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It's tough to trade Amazon stock: Analyst

It's tough to trade shares of Amazon.com after third-quarter earnings results for a couple of reasons, Colin Gillis, director of research and senior technology analyst at BGC Financial, said Thursday.

"If you look at the revenue per employee, it's been declining, pretty consistently, for this company, so that's definitely not a good metric," he said.

Amazon reported better-than-expected results for the third quarter, sending shares higher in after-hours trading.

(Read more: Amazon revenue beats; shares jump)

On CNBC's "Fast Money," Gillis, who had a hold rating on Amazon stock, said that he could see both sides of the trade.

"The bull case, which I also understand, is that you take the market caps of Wal-Mart, Netflix, Salesforce, roll them all together—boom, that's what you're going to get," he said.

"The bear case is that, hey, this is a commodity retailer, and a commodity-retail play margin is about 5 percent," Gillis said. "If you look at their shipping losses, that's essentially the margin that they should be making. And there will be that period where they're going to have to grow into this valuation, from a profitability angle, over ... many years."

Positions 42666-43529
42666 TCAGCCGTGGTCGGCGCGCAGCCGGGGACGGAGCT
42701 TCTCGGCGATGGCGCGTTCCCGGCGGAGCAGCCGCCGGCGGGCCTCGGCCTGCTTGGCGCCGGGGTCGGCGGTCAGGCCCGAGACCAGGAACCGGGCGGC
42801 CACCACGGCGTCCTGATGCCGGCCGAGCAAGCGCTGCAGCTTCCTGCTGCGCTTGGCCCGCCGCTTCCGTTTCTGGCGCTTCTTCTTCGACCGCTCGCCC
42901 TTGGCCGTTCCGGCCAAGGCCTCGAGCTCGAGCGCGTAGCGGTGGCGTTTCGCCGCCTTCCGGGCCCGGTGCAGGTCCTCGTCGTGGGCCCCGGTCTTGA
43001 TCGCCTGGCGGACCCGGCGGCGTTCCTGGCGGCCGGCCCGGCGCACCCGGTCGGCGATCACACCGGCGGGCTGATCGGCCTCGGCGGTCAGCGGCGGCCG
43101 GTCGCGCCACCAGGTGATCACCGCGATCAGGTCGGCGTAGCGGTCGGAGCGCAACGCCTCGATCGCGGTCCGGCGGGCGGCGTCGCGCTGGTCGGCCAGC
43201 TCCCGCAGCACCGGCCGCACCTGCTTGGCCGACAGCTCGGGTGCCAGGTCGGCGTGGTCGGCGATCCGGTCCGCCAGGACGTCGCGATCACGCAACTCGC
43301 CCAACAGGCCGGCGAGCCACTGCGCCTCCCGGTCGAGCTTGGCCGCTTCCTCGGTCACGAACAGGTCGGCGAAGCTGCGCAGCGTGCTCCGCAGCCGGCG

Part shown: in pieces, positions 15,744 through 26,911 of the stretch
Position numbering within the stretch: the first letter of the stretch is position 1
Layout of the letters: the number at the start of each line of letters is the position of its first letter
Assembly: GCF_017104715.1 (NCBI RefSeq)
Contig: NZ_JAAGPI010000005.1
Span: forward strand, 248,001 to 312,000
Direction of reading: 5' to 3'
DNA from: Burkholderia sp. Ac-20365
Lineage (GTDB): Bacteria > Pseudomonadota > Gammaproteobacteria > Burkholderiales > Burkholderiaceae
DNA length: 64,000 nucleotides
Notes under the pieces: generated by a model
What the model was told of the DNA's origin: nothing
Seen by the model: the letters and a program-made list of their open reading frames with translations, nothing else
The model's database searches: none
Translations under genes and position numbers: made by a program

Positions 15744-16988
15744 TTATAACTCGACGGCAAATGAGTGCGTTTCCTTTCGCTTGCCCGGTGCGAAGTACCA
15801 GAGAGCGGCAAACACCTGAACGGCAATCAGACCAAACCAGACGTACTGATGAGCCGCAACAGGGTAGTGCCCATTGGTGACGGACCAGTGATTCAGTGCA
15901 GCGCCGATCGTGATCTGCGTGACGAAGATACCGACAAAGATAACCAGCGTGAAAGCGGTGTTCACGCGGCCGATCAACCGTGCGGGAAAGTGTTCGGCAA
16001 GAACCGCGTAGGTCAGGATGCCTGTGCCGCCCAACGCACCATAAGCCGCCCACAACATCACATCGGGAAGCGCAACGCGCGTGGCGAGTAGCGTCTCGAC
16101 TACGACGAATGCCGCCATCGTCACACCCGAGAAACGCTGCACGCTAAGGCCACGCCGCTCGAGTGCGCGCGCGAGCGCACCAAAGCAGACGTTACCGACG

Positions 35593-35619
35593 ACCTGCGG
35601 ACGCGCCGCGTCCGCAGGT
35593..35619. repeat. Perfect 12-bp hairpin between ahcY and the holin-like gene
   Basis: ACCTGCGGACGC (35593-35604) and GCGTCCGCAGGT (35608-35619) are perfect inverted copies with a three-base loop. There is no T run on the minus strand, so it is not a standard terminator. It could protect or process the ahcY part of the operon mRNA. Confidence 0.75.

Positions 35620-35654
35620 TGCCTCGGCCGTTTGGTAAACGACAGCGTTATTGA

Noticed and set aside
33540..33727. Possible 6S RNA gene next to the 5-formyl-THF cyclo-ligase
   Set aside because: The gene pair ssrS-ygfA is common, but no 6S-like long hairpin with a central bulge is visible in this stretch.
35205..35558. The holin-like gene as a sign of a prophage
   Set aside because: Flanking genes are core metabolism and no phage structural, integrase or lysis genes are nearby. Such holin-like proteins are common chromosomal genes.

(Read more: Carl Icahn floats idea of Apple proxy fight)

Gillis had a $280-per-share price target on Amazon. The stock closed at $332.21.

"It's so difficult to trade this because it has yet to crack," he added. "People who want to play this to the downside, it's just that's never been a great move to it. You can put the sell on it because of valuation, but the stock hasn't been moving that way. But it hasn't moved that way, and it continues to ratchet up. Everyone keeps waiting for when is that quarter going to happen, when it falls out of favor, but it's not this quarter."

(Read more: Traders weigh in on Carl Icahn's Netflix sale)

Gillis also said that Wall Street analysts' guidance for the next quarter might be overly optimistic.

"Here they're guiding from a loss of $500 million operating to positive $500 million," he said. "There's still a potential for them to lose money in the holiday quarter, their best quarter."

—By CNBC's Bruno J. Navarro. Follow him on Twitter @Bruno_J_Navarro.

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